Nobody has yet invented a perpetual motion machine, but your heart is able to beat and beat and beat and beat, millions of times a year, every year of your life.
Our bones are stronger than most artificially created materials, including concrete.
We can sneeze at over 100 miles per hour.
Bodies six feet tall and hundreds of pounds can balance on two relatively tiny little feet, an accomplishment which has yet to be replicated by robot builders.
There are many more factoids like this about the human body, which reveal it as a wonder of engineering.
I was in the delivery room for my sister’s labour and had a crotch-cam view of the baby emerging.
Nothing you read can prepare you for seeing an actual baby come out of someone’s body.
You start off thinking, “Geez, I don’t know if I really want to be looking at my sister’s privates”, and then suddenly you’re thinking, “HOLY FUCKING SHIT, THERE’S A GODDAMNED BABY COMING OUT!!! WHOOOOOOO!!!!!!”
And you’re watching that vagina like it’s the freakin’ Super Bowl played by naked clowns on fire. Dig this: some humans can make other humans in their tummies. How freaking outstandingly neato is that?!
I’d like to say my sister was thinking deep thoughts about the miracle of birth at this moment, approximately 2 minutes after my nephew was born, but from the dopey grin on her face, she’s more likely thinking, “Ohhhh painkillers yesshh…”
The best part of it is, all of us get one of these amazing machines (well, not all of us get the baby-growing ones, nor use the baby-growing feature on them, but that’s cool).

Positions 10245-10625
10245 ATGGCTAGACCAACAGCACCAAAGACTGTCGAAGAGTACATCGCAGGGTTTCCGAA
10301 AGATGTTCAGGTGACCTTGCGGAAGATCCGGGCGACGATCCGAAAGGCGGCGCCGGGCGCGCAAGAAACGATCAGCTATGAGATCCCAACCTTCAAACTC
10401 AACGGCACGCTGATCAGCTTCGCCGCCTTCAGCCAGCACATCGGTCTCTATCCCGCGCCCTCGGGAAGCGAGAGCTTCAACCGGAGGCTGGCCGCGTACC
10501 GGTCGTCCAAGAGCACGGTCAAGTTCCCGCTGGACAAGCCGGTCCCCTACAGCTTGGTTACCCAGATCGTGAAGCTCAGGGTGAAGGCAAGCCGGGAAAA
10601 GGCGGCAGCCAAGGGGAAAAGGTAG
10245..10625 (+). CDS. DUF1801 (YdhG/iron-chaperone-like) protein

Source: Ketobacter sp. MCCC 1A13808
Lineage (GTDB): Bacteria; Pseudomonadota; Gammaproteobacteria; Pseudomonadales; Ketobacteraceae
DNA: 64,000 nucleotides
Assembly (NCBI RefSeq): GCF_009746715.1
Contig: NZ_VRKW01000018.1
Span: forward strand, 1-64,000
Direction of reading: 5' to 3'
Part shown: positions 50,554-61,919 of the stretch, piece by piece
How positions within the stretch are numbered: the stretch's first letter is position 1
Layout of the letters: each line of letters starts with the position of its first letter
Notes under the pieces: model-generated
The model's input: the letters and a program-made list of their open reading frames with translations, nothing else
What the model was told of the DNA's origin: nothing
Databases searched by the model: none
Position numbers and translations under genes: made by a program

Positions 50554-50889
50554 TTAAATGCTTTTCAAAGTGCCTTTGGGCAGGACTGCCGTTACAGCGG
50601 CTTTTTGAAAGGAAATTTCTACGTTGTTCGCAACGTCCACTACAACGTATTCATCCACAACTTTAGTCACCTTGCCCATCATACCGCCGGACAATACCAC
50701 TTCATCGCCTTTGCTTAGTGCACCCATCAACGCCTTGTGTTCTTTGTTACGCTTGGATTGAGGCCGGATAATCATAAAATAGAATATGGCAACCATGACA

We might not be able to afford a swanky car or big-screen TeeVee, but all of us get a fascinating, awe-inspiring machine for our very own.
Why, then, do so many people balk at properly paying its upkeep?
We take the time to put oil in our cars, wipe the food grease off our dishwashers, upgrade our computers. Why is it so hard for us to “find time” to take care of the most important machine of all, a machine which works better the more you use it, a machine which is self-maintaining and self-repairing?
Perhaps one reason is that we have lost the sense of wonder about our bodies that they deserve.
Culturally, we define “good bodies” by how they look, not what they do. Or how they feel.
But think about it.
What if you defined your body in terms of its ability and potential?
What if you stopped bitching and moaning about how you lost the genetic lottery because you don’t have rippling abs naturally, and started thinking about how you won the genetic lottery by virtue of being alive and able to read this?
You know how many mistakes can be made when you’re trying to organize a bunch of things or people all at once.
Imagine trying to organize millions, billions of things just right, every time, in order to create a human from bits of inert proteins. Those proteins all had to tango together in order to make you.
If you’re fighting your body, stop. If you’re treating it right, keep doing so.
Bring the old girl some flowers every now and again, tell her you love her.
Now go and hit the gym. She’ll thank you with stronger bones, better posture and balance, a zippier metabolism, and a host of other things.
Enjoy your gift!